Second-half showing delights Allardyce
West Ham manager Sam Allardyce praised his side for recovering from a poor first-half performance to secure a "brilliant" 4-1 victory against fellow Premier League new boys Southampton.
After a dour opening 45 minutes that Saints dominated, it took less than a minute of the second half for Mark Noble to break the deadlock. Kevin Nolan doubled the Hammers' advantage moments later and although Adam Lallana halved the deficit, Noble's penalty and a superb strike by substitute Modibo Maiga sealed an emphatic victory for the hosts.
"It was a surprise we won 4-1 when you look at what we did in the first half," Allardyce said after the match. "The good thing for us is the professionalism of players that took a little bit of criticism at half-time for what was a bit of a lacklustre performance."
He added: "The only good thing we did was not to allow Southampton any real chances in the first half.
"We were just not playing well enough and, if we were to overcome them, we had to play better than that and we had to do that by upping the tempo and showing the sort of desire we showed against Arsenal, Fulham, Sunderland and Aston Villa this year.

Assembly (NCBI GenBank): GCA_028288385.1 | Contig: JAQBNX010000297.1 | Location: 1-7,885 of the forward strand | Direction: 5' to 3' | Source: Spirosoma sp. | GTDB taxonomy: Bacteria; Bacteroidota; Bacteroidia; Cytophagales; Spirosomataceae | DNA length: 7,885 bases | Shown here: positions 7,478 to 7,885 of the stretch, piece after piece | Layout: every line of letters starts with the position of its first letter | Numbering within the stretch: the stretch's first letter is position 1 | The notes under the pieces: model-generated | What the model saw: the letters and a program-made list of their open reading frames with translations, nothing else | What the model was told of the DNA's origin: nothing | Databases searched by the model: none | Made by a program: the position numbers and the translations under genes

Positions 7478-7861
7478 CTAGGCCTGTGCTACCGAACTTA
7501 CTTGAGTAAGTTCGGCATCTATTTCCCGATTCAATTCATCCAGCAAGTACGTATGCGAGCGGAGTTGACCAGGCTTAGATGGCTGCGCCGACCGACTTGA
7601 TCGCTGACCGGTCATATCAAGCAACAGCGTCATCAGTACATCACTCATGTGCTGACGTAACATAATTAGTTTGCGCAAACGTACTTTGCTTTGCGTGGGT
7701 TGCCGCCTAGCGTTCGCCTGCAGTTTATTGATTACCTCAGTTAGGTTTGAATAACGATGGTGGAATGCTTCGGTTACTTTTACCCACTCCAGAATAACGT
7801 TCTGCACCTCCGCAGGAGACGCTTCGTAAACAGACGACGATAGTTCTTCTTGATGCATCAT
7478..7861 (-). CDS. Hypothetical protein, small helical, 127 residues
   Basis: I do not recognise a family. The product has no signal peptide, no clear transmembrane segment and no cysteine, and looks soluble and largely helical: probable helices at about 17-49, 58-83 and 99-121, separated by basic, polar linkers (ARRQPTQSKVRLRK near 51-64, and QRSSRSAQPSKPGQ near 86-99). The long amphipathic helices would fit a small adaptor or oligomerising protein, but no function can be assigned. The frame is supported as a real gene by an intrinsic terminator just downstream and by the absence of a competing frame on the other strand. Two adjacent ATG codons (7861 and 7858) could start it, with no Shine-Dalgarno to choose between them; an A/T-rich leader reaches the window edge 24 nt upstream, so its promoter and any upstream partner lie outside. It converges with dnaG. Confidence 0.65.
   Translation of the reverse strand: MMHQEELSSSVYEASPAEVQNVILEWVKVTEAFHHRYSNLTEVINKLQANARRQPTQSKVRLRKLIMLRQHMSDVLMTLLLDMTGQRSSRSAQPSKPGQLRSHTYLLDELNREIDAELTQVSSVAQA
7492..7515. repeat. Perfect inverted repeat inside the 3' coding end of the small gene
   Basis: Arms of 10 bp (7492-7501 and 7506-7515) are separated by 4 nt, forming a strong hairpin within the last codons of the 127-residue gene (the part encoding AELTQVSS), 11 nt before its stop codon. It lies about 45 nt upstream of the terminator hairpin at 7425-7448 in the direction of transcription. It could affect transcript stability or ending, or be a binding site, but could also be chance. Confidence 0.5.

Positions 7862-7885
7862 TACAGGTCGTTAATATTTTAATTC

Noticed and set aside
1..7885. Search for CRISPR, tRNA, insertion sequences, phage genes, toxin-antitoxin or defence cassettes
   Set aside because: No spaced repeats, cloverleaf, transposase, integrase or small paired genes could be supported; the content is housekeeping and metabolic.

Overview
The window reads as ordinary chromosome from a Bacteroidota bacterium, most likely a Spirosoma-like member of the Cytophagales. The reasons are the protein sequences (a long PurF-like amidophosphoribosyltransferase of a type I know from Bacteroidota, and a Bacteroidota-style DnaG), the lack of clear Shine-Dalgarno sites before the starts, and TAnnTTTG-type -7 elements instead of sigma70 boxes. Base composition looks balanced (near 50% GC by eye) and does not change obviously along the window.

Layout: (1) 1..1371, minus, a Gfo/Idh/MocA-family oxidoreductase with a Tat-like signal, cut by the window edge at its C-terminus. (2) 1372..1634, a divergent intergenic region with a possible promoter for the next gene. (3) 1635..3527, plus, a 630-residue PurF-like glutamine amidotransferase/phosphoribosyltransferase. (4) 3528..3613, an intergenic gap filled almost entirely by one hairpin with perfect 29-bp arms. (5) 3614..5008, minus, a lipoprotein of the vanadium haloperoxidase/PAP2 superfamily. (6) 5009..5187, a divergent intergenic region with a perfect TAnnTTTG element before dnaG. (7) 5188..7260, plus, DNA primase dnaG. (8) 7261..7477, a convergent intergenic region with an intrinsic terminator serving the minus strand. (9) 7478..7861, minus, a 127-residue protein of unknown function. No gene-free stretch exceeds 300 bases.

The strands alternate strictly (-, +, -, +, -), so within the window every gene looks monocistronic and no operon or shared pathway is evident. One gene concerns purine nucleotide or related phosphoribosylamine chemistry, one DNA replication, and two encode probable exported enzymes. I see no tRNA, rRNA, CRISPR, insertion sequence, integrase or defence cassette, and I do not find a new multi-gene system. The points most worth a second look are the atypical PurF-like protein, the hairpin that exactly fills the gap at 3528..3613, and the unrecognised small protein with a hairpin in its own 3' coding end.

"Of course, doing that in the second half and giving that sort of performance and scoring the goals - obviously the timing was brilliant because we went out, got right at them and scored two very quick ones - gave us a fantastic 4-1 victory.
"We can forget the first half now and just enjoy the victory and really focus on the positives of how we turned the game around when we looked like we were struggling. In fact, we didn't look like we were struggling, we were. To come out and put it right, not just in terms of winning the game but winning the game comfortably is great."
Thes result means Southampton have now conceded 24 goals in just eight matches back in the Premier League.
Asked how long he thinks he will have to turn things around, the Saints manager said: "Honest answer? I don't know. That is football, I am being brutally honest with you.
"There is a vision at the football club to play a certain brand of football by passing the ball. There needs to be stability at any football club, which is important. But I am not naive as it's football and football is a results-driven industry."